The reason the PACER CRAG upgrade is needed is that the majority of the KC-135's will still be flying 10 years from now, and probably much longer. Even if you assumed that one 767 can do the job of two KC-135's, that still leaves you with about 350 KC-135's that this new lease program won't replace. And keeping 350 40 year old aircraft flying ain't cheap...

I hope that once the 767 tanker is built and in the inventory they can find some money to actually start a low rate acquisition. One nice thing about buying a civilian derived aircraft is that the government doesn't have to worry about keeping the production line running.

Any guesses as to when the KC-135's will finally be retired??? I'd say no earlier than 2025.

T1bubba
 

SpeedRacer

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USAF 767's

I was in Memphis yesterday and saw the C-141 with the left wing broken off while refueling. It broke between the #2 engine and fuselage - my "sources" say apparently not due to any human error while refueling. It had a fuel leak (patched) the day prior and was set to fly out to Ramstein for their SID.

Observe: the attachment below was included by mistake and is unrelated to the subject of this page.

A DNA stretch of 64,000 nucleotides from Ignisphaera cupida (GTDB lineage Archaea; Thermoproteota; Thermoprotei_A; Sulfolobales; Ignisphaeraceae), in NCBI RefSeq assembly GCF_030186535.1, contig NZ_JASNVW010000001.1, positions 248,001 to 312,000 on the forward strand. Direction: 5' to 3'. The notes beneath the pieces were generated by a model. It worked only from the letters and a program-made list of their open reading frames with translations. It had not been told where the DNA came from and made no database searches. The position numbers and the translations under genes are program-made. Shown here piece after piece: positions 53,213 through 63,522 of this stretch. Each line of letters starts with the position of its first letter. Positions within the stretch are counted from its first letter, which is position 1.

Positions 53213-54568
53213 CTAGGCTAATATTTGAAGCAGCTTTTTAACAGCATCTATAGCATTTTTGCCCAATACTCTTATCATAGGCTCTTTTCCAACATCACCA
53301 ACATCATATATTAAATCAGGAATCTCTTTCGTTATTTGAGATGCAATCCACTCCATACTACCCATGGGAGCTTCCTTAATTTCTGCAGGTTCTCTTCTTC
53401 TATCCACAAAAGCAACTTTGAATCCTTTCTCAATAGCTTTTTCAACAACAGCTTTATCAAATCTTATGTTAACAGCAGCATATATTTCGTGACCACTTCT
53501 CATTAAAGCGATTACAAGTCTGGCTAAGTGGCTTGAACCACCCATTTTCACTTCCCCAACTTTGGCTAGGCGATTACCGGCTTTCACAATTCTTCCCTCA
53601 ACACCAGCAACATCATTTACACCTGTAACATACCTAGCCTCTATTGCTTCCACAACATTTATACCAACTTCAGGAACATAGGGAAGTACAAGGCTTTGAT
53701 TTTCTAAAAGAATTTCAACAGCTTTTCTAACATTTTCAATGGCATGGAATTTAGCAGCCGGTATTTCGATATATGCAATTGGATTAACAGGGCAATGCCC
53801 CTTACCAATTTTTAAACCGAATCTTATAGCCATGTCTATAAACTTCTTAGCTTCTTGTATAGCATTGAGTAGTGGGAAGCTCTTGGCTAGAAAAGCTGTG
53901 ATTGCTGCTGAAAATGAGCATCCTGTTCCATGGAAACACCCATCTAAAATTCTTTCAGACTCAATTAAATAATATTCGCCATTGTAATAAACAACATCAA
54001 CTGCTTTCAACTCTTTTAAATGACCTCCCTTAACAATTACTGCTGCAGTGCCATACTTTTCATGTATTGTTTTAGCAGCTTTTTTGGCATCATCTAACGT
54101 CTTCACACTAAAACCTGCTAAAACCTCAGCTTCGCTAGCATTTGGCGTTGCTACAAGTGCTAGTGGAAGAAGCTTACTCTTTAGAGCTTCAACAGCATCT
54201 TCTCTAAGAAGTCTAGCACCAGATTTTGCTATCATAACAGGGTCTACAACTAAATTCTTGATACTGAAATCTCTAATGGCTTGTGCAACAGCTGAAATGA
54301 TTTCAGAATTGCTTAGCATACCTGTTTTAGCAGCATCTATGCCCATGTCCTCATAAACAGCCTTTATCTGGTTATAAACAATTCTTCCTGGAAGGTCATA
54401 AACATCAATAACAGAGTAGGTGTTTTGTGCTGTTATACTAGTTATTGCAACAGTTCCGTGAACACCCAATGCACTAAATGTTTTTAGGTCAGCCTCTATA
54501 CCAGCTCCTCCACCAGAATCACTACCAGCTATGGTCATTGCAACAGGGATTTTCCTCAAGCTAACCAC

The 767 could be a welcomed replacement (short-term) for the C-141 while more C-17's come off the production line. I flew the 141 back in the mid 90's and the plane had wing crack problems before and after desert storm - I think it was just a matter of time for something like this to happen - thank goodness it happened on the ground and not inflight. It's time to send them to DM for good.

Lots of UPTers will be begging for a 767 if given the choice between that and a C-5, C-130 or T-37!!...Heck, I would if I was a 2LT!!.:D
 
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Draginass

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Replacing two 135's with one 767 won't work. The problem is not alway "not enough gas," it's mostly "not enough booms." Also the cargo capacity, once not important when the primary role was strategic refueling for Strategic Air Command, is now VERY important, especially since AMC has been cut past the bone. The 767-300ER/400 would make a great tanker and carry a fair amount of cargo to boot. IMHO, we should have bought a slew of 747-400s Freighters for AMC with only a minimum number of RORO freighters like the C-17. With additional fuel tanks, the C-17 is getting better, but was a disappointment at first. With simple and commonly available MHE, a 747 can be offloaded in less than an hour. The 747 is also considerably cheaper than the C-17 or new production C-5.